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December 28, 2019

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Using visual images to write a ‘novel’

HOW do you write a novel in the language of art? Artist Lu Lei has an answer.

The charm of fiction partly lies in the reader’s imagination and ability to reorganize reality. In this sense, fiction doesn’t have to be limited by the form of text. Anything based on imagination could be a fictional.

Lu’s solo exhibition, “Wander Giant,” is currently on display at ShanghART, a project he has been planning for years.

Weaving years of memories, Lu has made his perceptions and absurd thoughts a visual work of fiction with installations and sculptures. For him, absurdity doesn’t mean self-mockery or irony; it is the way the creative process should be.

Born in Jiangsu Province in 1972, Lu now works and lives in Beijing. He graduated in 1998 from the Sculpture Institute of China Academy of Art.

In “Wander Giant,” he depicts the “reveries of a wandering giant,” Lu said. The giant incarnation of collectivism, wandering in a dreamland of memories, renders his farcical daydreaming into cold, hard bodies.

The huge scattered objects and scenes are like the fragments of dreams, familiar yet strange at the same time, attracting those who have accidentally entered this space.

Factories, chimneys, bats, loudspeakers and other recurring images are connected to Lu’s childhood memories. He incorporates dimensions of the universe and space, further expanding and freeing the exhibition space.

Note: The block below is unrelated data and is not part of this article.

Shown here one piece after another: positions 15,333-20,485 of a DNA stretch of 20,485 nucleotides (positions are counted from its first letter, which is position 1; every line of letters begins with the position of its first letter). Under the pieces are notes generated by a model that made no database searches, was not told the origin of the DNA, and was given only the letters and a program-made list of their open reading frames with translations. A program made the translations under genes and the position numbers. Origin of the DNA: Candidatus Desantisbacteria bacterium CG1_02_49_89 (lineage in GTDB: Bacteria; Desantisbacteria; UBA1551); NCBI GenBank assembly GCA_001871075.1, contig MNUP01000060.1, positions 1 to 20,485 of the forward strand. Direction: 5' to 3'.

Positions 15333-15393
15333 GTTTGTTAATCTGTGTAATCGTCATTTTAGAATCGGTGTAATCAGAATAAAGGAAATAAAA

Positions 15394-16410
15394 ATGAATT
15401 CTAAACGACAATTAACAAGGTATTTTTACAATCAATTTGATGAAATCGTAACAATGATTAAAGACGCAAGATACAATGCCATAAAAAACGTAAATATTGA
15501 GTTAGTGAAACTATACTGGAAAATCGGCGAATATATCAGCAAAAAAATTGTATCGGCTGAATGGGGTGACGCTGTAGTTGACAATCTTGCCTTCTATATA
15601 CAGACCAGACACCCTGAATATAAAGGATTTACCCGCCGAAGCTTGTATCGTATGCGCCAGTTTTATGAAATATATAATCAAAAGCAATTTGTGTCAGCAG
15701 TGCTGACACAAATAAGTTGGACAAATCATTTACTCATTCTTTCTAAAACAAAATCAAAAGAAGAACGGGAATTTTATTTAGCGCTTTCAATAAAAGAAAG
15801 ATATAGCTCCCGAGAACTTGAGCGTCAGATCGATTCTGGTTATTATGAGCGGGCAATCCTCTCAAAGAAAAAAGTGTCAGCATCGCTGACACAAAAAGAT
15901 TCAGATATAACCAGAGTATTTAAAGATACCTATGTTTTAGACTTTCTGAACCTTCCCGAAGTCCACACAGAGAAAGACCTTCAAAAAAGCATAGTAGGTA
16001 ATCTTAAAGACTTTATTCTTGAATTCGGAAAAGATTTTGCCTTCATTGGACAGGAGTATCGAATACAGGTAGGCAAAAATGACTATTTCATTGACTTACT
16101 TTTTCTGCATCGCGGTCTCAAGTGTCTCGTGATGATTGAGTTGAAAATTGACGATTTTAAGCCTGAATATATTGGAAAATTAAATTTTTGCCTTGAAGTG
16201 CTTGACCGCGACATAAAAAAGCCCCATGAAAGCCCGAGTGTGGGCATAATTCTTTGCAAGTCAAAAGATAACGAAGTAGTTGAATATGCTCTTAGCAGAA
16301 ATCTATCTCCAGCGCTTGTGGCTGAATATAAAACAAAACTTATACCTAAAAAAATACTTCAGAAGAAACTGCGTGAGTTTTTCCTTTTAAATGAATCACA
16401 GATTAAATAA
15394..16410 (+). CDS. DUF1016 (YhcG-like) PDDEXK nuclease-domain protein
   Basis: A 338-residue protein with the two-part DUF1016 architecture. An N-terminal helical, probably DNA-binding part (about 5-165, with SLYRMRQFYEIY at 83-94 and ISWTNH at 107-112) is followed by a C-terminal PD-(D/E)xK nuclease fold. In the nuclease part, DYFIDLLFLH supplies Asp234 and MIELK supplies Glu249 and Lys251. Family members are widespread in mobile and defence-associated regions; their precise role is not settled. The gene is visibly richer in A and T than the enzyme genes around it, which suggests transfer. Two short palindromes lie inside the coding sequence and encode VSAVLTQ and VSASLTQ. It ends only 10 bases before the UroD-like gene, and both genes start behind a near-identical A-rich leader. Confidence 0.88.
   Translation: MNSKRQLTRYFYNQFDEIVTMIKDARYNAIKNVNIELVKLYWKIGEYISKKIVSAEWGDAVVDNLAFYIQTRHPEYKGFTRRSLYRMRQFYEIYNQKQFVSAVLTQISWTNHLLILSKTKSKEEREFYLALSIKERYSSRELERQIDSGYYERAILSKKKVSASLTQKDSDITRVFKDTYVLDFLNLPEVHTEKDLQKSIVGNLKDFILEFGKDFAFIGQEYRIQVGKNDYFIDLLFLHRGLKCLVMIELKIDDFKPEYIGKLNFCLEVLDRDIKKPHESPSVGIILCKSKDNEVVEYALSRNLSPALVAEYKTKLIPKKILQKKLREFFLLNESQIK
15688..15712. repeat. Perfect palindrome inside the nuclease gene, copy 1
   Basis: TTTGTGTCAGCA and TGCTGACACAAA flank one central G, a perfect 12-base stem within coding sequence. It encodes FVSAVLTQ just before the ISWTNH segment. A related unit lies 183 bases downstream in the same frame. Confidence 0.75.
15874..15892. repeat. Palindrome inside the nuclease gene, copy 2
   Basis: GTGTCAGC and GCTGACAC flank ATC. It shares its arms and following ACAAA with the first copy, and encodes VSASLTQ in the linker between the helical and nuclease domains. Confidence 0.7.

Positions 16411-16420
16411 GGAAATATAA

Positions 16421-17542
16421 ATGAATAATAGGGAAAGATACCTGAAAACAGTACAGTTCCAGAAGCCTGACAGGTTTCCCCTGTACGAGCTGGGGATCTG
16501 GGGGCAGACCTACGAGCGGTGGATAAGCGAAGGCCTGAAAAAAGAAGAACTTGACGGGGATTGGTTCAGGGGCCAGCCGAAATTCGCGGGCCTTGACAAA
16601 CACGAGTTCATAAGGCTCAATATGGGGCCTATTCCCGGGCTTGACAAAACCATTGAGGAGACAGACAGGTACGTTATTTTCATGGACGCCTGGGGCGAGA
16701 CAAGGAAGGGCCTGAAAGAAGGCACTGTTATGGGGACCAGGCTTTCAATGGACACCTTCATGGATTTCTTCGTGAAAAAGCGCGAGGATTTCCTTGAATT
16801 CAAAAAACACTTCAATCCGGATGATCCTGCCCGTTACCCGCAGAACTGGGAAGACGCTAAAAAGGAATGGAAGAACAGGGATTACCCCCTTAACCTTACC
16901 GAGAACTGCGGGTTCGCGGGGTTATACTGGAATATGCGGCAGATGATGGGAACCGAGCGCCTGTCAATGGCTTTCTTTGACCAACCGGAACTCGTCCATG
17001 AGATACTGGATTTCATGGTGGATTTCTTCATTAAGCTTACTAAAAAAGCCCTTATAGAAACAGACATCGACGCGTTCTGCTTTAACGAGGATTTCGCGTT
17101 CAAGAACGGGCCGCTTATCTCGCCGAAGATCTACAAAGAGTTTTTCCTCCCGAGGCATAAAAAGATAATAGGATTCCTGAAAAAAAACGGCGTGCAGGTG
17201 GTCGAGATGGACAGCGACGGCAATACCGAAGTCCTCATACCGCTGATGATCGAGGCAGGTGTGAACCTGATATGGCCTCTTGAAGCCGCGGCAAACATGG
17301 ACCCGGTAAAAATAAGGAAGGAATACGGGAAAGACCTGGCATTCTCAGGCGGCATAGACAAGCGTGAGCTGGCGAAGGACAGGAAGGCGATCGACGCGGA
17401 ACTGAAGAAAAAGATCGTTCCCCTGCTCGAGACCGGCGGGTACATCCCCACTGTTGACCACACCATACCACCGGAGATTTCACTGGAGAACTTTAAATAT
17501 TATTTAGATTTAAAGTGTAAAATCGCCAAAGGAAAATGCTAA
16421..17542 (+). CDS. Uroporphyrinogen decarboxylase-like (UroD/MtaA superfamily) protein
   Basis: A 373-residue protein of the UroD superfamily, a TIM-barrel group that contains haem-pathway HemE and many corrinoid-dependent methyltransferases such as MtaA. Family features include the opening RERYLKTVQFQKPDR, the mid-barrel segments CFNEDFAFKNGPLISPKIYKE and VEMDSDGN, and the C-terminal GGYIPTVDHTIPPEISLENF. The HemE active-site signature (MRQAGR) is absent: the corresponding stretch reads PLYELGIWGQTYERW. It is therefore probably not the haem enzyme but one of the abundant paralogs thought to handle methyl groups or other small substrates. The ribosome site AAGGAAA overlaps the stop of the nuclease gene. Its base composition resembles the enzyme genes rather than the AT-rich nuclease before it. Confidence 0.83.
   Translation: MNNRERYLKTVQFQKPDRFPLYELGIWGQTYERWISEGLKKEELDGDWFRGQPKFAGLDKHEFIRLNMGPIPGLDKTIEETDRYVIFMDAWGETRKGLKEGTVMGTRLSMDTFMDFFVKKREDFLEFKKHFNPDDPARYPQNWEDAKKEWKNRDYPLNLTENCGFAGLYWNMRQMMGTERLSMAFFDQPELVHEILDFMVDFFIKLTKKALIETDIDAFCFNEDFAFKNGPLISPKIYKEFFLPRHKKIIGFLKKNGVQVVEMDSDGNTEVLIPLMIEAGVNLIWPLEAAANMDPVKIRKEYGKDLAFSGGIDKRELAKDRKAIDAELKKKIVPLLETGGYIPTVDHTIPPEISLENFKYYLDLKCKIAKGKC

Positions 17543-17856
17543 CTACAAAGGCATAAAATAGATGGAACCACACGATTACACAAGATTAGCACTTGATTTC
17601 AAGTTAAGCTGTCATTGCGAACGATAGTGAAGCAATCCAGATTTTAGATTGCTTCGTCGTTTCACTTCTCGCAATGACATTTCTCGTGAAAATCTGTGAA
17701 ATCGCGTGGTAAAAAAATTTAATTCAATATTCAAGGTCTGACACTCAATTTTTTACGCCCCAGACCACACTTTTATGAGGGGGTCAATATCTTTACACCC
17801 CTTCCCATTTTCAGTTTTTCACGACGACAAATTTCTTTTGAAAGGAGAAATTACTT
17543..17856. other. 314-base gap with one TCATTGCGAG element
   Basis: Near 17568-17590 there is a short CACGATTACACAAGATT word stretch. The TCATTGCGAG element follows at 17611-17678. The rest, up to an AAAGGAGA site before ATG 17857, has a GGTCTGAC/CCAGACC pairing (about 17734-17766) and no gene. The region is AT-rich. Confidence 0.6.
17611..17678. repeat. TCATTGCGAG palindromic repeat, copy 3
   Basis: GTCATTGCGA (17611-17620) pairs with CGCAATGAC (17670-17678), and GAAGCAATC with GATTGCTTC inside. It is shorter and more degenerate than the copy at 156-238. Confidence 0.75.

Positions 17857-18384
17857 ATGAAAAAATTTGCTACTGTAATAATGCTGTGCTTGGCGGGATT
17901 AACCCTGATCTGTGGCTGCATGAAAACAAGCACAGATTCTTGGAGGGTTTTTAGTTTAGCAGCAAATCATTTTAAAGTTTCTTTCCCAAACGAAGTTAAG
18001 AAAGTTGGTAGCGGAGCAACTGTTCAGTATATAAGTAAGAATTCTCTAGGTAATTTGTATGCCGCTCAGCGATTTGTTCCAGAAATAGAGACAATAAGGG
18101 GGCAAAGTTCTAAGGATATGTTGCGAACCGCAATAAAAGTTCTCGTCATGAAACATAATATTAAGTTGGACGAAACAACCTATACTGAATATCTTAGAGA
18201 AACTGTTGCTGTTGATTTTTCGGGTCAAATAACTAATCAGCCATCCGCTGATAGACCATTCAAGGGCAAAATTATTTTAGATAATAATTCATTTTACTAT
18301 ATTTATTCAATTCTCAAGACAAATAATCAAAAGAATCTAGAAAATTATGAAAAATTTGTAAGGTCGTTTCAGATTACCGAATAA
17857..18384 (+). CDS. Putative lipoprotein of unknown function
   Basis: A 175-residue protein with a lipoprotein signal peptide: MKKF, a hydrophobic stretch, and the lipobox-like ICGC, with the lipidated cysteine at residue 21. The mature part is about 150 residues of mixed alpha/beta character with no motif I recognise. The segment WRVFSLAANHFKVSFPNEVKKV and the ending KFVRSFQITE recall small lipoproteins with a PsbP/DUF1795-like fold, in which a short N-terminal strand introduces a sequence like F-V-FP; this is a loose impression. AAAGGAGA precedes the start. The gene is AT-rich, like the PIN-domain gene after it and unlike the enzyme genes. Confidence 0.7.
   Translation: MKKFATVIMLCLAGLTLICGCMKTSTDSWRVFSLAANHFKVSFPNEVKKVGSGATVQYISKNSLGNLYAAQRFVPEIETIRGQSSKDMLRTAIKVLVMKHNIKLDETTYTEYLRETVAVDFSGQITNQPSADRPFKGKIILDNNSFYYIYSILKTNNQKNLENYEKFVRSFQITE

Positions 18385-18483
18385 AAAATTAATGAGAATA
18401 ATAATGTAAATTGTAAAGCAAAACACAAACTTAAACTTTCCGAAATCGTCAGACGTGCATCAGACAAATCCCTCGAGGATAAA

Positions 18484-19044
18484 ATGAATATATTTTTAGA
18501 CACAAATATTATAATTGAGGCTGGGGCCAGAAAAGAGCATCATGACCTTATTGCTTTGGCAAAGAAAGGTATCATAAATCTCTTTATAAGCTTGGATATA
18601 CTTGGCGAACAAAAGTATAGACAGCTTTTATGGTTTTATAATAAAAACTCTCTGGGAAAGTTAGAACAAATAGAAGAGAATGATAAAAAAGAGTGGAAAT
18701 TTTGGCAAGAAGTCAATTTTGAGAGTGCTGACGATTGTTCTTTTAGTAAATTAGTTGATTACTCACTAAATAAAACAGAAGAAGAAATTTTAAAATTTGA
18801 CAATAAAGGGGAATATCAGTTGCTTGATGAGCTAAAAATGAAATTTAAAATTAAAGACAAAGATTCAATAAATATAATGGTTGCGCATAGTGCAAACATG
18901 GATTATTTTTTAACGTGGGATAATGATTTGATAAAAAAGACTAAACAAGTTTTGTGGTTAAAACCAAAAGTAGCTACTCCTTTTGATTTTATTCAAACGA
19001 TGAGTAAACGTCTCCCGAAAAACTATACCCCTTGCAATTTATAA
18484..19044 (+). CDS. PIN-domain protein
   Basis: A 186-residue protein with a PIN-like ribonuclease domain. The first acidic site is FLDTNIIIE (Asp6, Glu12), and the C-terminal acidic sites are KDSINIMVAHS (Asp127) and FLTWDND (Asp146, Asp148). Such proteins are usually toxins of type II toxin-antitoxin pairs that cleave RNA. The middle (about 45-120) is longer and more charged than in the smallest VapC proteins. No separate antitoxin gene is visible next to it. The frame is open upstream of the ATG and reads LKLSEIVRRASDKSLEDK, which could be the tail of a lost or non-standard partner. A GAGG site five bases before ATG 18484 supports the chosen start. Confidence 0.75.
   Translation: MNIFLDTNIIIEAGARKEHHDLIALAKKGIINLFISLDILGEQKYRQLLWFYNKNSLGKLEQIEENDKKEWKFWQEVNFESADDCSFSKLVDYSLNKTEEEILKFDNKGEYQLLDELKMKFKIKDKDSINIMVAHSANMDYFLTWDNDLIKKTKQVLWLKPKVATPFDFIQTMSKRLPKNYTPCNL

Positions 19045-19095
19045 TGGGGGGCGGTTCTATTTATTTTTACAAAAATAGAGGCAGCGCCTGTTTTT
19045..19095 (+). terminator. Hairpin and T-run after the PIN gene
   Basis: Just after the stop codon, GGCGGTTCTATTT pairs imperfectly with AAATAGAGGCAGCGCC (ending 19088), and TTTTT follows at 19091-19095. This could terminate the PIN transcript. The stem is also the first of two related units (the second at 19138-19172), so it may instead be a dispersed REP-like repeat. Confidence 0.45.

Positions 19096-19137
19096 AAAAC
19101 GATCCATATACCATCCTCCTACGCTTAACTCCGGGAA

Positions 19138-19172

The three exhibition halls are presented as three chapters of the novel, with imaginary themes of “Game of the Giants,” “Reveries of the Giant” and “The Giant Walking.”

Although there is no specific image of the giant, by placing him as the subject in the narrative structure, Lu embodies the influence and imprints of it everywhere. Visitors walking through the halls experience assorted images and scenes, enabling them to produce their own stories.

For example, in the passage “In the cold winter, the giants gather at the center of the square, playing marble games with sand, according to the direction of the stars,” the title itself resembles a fragment from a novel, expressing a vivid picture to viewers.

The large relief sculpture of sand molded with resin and engraved with atlases of constellations is scattered on the ground like the plates of continents. The sand balls interspersed around are reminiscent of the glass marble games that children play. However, the heavy presence and rough materials in the exhibition convey a sense of primitive mythology, as if they were ancient relics.

The “Wander Giant” continues to show Lu’s consistent personal style. Viewers can easily identify the artist’s unique creation at first sight, from its cold and restrained color expression, the sensitivity and control of industrial materials and the mysterious imagery of personal memory and social symbols.

Although the exhibition will produce various interpretations when viewed by the public, Lu believes the purpose of art is “to create for no one but myself!” — reminiscent of novelist J.D. Salinger, who once famously said, “I write for myself, for my own pleasure. Salute for myself!”


Date: Through December 29 (closed on Mondays), 11am-6pm

Venue: ShanghART, West Bund

Address: Bldg 10, 2555 Longteng Ave


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